After dating awhile, Martha announces to Fred one evening, "Do you realize we've been seeing each other six months!?"
She thinks: Maybe I shouldn’t have said that. Maybe he thinks I'm rushing toward a commitment…
And Fred thinks: Gosh. Six months.
And Martha: Where are we going? Towards marriage and children?
And Fred: ...hmmm...February we started dating, right after I took the car in….Whoa! I need an oil change!
And Martha: He's upset. Maybe he wants more…intimacy?
And Fred: I'm gonna check the transmission again.
And Martha: Maybe I'm too idealistic, waiting for a knight on his white horse, when I'm sitting next to a guy who truly cares about me.
"Fred," Martha finally says.
"What?" says Fred, startled.
Martha is now sobbing. "Maybe I should never have..."
"What?" says Fred.
"I'm a fool…I mean, I know there's no white horse. It's just...I need some time." (There’s a long pause while Fred searches for a safe response.) He’s confused by the horses. Finally he says: “Yes.”
Martha, deeply moved, touches his hand, saying: "Do you really feel that way?"
"About time," says Martha.
"Oh," says Fred, still clueless. "Sure." (Martha turns and and gazes into his eyes…)
"Thank you, Fred."
"Okay," mumbles Fred.
Then he takes Martha home, and she weeps until dawn, whereas Fred arrives home, opens a bag of Doritos, and watches a basketball game between two colleges he’s never heard of.
A voice inside tells him something major happened in the car, but he’s certain he’ll never understand what, so he figures it's better to ignore the whole thing.
The next day Martha calls her closest friend, and they talk for six hours.
Meanwhile, Fred, while playing racquetball with a friend of Martha's, pauses just before serving, and says: "Norm, did Martha ever own a horse?"
And that's the difference, says Dave Barry, between men and women.
For thousands of years, Rosh HaShanah has celebrated Creation. And at the very center of God’s creation is us….humanity. Our Torah reading this morning re-visits the beginning of man and woman. What you may not know is that the Torah actually has two different accounts of our creation. And I want to suggest that the intentional inclusion of both accounts invites us to consider a multitude of approaches to the question of gender, an issue at the heart of this story. The Torah dares us to ask: might we be open in this New Year to thinking about gender and gender roles differently? Will this be the year we move beyond the presumption that a person is “just masculine” (Fred) or “just feminine,” (Martha) and move instead toward a place where we embrace elements of both.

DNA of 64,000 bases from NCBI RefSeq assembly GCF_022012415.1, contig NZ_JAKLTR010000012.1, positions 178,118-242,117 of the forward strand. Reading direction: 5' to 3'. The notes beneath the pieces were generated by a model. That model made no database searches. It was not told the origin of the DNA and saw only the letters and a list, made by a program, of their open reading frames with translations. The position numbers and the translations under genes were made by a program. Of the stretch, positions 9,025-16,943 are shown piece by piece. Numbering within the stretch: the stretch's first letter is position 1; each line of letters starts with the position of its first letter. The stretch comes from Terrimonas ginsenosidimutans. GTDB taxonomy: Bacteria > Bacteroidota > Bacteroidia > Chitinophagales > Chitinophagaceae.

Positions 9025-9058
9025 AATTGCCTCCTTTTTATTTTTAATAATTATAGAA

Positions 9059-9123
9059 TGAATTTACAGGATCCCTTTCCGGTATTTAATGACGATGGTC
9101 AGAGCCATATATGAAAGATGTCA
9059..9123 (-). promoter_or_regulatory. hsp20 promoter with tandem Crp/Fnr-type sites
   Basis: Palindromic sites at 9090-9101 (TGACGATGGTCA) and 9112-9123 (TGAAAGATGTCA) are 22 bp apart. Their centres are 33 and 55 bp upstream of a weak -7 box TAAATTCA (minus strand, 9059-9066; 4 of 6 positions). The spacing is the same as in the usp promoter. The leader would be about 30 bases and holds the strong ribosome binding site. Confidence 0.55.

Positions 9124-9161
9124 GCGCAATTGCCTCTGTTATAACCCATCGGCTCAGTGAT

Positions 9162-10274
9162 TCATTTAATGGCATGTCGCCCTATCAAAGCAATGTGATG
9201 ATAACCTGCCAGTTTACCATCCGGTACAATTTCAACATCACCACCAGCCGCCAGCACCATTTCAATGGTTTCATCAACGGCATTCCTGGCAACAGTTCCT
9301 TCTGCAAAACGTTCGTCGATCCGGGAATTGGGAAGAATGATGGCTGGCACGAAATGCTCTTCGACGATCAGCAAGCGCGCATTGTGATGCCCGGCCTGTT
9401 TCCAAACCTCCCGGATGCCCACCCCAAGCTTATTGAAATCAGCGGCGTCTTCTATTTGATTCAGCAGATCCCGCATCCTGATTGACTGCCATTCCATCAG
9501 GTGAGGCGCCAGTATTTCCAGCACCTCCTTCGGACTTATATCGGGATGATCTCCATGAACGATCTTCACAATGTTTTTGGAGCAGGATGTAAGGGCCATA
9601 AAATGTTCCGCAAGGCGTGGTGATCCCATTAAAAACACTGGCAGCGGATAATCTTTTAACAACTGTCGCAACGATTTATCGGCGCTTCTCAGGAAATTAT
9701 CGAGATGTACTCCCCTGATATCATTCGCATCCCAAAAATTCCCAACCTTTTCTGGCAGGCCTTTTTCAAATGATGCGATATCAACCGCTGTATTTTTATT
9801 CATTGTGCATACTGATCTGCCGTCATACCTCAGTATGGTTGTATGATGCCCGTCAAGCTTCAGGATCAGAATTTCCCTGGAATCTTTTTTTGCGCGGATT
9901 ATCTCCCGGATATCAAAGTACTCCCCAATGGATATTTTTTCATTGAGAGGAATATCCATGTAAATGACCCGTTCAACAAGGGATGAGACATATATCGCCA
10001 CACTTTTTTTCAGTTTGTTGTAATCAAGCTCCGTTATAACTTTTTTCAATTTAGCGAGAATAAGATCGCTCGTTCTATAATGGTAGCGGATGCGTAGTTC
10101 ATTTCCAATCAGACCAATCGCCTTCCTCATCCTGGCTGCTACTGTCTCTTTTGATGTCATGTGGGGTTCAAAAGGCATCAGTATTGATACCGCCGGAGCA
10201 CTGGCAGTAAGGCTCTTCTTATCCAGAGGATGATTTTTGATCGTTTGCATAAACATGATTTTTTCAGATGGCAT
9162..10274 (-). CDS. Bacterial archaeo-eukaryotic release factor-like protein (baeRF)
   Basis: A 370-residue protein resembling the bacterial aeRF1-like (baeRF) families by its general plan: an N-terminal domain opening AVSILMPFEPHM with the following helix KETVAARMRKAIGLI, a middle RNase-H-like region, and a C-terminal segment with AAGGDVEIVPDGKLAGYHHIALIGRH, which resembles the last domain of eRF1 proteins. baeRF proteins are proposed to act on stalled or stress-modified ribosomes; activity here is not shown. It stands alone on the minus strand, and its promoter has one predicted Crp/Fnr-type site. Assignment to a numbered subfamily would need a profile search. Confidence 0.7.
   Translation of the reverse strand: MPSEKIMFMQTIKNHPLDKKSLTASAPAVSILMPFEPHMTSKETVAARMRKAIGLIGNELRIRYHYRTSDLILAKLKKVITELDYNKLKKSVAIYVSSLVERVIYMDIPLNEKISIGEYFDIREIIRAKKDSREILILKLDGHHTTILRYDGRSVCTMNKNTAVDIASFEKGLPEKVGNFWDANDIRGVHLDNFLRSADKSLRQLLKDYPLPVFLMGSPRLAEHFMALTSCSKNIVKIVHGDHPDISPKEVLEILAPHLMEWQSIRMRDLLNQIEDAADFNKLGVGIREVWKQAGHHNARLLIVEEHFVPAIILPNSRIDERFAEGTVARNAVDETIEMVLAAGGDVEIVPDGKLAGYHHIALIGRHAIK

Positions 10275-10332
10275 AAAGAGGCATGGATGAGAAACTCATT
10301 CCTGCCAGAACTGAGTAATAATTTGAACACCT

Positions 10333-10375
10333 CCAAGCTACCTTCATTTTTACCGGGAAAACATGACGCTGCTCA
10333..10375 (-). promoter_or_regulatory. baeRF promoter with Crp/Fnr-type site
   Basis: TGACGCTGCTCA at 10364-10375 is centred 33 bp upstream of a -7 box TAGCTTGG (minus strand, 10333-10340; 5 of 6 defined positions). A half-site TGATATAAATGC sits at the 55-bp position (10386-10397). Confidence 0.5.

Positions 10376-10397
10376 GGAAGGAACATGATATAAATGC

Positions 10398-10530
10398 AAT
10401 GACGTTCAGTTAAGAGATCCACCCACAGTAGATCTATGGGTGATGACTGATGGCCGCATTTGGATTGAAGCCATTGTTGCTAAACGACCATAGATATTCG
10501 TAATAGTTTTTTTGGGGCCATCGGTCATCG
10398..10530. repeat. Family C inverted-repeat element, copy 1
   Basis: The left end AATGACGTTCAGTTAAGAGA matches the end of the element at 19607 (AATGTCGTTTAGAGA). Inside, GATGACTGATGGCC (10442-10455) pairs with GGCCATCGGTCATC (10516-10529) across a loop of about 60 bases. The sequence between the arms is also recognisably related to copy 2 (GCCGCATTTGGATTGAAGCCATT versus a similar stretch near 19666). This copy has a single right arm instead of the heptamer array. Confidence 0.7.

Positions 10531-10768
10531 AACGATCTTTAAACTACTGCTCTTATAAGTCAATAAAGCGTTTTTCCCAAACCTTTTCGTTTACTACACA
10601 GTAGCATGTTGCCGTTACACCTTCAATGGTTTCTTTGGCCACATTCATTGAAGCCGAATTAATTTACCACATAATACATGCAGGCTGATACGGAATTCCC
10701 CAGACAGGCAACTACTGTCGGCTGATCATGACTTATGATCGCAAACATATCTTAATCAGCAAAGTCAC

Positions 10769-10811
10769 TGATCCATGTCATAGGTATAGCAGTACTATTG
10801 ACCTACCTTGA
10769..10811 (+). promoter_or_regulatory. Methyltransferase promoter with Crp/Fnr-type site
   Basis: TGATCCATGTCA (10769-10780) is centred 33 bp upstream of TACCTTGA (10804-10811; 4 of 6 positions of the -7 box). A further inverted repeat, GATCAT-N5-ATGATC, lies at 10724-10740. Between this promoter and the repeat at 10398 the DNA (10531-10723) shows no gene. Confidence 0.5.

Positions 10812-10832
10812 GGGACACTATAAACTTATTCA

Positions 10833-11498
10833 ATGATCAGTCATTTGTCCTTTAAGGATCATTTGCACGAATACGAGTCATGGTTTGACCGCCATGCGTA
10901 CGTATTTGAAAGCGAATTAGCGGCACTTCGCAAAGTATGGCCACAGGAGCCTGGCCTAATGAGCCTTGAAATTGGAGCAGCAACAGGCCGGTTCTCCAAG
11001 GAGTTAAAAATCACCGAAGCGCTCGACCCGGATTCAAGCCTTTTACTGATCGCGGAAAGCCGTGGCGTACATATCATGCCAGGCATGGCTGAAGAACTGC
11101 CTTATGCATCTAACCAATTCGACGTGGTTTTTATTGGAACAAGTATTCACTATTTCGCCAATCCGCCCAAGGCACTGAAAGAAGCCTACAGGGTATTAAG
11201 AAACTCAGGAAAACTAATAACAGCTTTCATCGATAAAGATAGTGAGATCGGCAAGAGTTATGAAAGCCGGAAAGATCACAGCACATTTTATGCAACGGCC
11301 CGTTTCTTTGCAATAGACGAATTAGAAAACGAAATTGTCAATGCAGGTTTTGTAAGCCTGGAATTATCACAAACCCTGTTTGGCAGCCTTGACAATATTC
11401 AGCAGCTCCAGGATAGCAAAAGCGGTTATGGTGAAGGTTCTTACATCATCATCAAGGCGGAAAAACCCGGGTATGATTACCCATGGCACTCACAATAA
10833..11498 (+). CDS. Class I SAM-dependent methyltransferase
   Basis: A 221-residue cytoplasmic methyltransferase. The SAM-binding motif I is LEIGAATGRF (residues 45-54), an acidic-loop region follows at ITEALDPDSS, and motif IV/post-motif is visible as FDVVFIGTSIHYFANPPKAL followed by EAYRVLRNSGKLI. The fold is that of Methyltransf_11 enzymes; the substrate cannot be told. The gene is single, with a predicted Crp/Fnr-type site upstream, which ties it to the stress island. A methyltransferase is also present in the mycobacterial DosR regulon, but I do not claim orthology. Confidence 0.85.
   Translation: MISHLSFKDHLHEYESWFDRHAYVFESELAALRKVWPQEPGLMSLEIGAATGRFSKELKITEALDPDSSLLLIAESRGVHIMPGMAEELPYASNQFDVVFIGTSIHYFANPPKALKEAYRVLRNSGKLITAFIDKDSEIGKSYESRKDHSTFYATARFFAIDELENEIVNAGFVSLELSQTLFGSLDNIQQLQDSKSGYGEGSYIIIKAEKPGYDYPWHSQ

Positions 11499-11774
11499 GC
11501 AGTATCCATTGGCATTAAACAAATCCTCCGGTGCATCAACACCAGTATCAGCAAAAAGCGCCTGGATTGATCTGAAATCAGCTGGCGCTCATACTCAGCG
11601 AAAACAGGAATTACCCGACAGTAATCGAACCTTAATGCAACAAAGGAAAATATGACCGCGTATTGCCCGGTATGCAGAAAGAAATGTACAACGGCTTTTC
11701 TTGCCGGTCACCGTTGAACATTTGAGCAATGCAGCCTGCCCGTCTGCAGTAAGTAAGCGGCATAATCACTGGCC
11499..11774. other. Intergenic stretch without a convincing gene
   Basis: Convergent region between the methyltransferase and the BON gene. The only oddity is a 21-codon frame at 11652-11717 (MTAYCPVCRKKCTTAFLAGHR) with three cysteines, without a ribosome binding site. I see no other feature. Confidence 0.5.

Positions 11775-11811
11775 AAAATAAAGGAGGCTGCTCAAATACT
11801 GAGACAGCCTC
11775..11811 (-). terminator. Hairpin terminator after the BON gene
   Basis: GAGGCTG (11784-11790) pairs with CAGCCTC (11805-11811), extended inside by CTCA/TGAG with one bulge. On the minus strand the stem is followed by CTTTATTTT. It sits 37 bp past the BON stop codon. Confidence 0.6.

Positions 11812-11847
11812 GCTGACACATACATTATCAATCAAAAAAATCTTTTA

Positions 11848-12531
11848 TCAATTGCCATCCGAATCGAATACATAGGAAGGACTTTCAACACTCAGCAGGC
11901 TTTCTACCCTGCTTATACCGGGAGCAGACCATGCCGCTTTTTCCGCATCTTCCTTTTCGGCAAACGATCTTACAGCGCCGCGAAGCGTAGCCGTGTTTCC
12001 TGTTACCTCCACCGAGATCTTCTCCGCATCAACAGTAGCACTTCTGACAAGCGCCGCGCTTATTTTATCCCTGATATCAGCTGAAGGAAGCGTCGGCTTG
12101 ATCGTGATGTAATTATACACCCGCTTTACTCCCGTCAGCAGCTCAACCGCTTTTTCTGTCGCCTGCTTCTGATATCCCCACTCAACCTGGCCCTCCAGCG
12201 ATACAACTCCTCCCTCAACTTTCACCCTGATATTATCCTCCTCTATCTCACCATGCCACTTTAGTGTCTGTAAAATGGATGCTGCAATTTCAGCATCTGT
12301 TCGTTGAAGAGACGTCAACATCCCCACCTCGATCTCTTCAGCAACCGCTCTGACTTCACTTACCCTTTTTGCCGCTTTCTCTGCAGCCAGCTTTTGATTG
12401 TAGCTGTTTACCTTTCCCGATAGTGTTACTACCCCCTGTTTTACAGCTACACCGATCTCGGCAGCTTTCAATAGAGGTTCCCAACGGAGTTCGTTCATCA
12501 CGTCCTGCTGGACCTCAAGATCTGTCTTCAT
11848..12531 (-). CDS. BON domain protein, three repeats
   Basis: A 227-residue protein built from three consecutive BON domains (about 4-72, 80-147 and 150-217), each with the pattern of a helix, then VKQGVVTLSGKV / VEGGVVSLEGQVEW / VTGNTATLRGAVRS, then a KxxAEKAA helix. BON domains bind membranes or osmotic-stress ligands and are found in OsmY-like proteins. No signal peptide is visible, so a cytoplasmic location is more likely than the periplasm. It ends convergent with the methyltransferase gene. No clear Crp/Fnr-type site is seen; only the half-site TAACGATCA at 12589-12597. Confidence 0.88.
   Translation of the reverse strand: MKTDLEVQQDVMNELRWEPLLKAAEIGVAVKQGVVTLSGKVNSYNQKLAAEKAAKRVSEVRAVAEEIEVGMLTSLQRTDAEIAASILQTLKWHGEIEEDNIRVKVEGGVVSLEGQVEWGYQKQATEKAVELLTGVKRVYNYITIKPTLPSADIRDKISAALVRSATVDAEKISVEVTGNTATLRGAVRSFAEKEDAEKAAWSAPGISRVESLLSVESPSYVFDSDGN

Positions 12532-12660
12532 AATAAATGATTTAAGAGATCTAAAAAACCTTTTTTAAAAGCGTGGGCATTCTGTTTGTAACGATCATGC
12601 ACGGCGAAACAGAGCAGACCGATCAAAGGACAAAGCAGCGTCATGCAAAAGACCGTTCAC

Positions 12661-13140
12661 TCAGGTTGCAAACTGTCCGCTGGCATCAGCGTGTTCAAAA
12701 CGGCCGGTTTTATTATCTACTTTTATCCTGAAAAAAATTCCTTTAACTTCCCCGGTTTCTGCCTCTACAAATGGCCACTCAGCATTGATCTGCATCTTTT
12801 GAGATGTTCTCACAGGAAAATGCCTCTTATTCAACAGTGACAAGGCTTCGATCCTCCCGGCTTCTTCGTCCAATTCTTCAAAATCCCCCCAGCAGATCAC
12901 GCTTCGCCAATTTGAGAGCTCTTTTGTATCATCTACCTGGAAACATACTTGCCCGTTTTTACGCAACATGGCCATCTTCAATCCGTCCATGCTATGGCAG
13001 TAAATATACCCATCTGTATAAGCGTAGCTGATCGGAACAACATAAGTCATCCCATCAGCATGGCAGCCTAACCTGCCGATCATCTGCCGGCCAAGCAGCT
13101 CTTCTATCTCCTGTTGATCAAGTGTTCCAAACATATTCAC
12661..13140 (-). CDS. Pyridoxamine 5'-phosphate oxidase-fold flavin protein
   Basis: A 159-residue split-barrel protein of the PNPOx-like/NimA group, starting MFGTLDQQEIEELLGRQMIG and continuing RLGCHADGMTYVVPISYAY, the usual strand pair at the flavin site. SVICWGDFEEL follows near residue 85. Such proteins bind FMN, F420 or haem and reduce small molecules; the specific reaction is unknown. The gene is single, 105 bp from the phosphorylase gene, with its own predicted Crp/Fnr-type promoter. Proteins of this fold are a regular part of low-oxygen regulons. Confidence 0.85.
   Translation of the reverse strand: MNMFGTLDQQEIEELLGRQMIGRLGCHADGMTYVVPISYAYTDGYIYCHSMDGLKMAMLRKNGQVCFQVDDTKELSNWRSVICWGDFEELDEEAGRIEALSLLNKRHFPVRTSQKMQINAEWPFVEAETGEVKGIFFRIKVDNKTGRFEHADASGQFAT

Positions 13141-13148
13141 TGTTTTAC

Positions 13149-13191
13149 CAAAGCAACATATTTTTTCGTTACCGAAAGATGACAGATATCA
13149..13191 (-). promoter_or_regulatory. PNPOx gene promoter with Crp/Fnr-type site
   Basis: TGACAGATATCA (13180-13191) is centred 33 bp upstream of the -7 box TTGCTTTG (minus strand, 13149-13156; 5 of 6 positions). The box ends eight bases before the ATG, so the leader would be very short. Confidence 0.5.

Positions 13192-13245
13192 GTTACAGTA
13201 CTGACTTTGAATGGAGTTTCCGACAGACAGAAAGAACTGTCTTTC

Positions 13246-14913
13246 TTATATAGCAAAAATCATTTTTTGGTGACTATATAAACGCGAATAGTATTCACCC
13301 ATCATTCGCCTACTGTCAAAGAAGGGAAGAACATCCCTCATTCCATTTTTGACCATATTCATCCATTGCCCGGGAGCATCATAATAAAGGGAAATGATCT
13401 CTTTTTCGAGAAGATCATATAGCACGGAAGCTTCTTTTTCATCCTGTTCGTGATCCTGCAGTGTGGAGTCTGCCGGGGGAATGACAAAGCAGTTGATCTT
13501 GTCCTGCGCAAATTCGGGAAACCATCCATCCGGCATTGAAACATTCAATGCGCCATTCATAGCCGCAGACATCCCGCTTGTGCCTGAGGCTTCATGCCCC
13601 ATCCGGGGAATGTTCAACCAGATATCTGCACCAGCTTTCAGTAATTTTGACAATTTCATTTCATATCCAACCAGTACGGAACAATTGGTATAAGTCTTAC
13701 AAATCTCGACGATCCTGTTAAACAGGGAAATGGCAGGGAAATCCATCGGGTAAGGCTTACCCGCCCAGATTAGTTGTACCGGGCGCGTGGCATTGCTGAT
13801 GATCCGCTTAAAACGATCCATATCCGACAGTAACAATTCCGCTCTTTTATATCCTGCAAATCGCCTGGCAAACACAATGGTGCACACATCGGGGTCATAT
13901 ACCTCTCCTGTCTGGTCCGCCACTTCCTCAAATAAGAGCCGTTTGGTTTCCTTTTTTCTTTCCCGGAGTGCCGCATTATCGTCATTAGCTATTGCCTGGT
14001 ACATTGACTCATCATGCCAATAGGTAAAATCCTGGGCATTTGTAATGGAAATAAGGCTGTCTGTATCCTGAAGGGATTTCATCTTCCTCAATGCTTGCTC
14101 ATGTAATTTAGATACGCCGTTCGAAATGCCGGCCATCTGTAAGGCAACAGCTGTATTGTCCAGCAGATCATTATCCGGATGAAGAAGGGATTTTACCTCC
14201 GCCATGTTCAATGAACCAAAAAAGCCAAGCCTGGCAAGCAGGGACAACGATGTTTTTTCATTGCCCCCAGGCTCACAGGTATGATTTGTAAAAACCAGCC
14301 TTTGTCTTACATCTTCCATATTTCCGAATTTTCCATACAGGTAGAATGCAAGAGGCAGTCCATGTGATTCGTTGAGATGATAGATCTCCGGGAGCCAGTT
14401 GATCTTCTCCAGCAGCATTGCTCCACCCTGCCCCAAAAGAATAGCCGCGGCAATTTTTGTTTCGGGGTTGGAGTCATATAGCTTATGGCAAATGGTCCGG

This journey will take us into unfamiliar territory. Nonetheless, with help from our secular culture and our Jewish past, we’ll discover a roadmap towards a more inclusive future.
Let’s begin with our own American culture, and the wide world of sports.
According to the Women’s Sports Foundation: Prior to [1972’s] Title IX, […] prevailing assumptions included a belief that boys were “innately” physical and interested in sport, and girls were not emotionally or physiologically equipped for […] competition and aggressive play.’
Forty years later, we know that those presumptions no longer hold. Women participate on sports teams just like their male counterparts. It’s no longer considered “un-lady-like” for women to be athletic.
We see this role shift in romantic behavioral patterns as well. For example, it’s been ages since it was provocative for a woman to pick up the tab for dinner.
And we see the shift at home, where in more than 20% of all households, men are 100% responsible for all of the grocery shopping and cooking. Marketers are describing this group as “manfluencers” with the tag line: “he does it all!”.
Even as so much is changing, key gender role questions remain…like:
· Should women have access to the same job opportunities as men? And should we pay them the same amount?
· What constitutes a “fair” distribution of labor inside the home?
· How should our gender identity inform the choices we make about our clothing, and the other ways we present ourselves to the world?
At a time when we might agree that women can play sports, and that men can cook, there are new gender conversations that are playing out today. One comes to us from high school and college campuses nationwide – where students are increasingly invited to introduce themselves on the first day of class…not just by name, but also by PGP – Preferred Gender Pronoun (for example: I prefer he/his/him, whereas Cantor Becker prefers she/her’s/her). To be PGP-conscious is to assert that gender identity is not necessarily linked to the body parts we’re born with.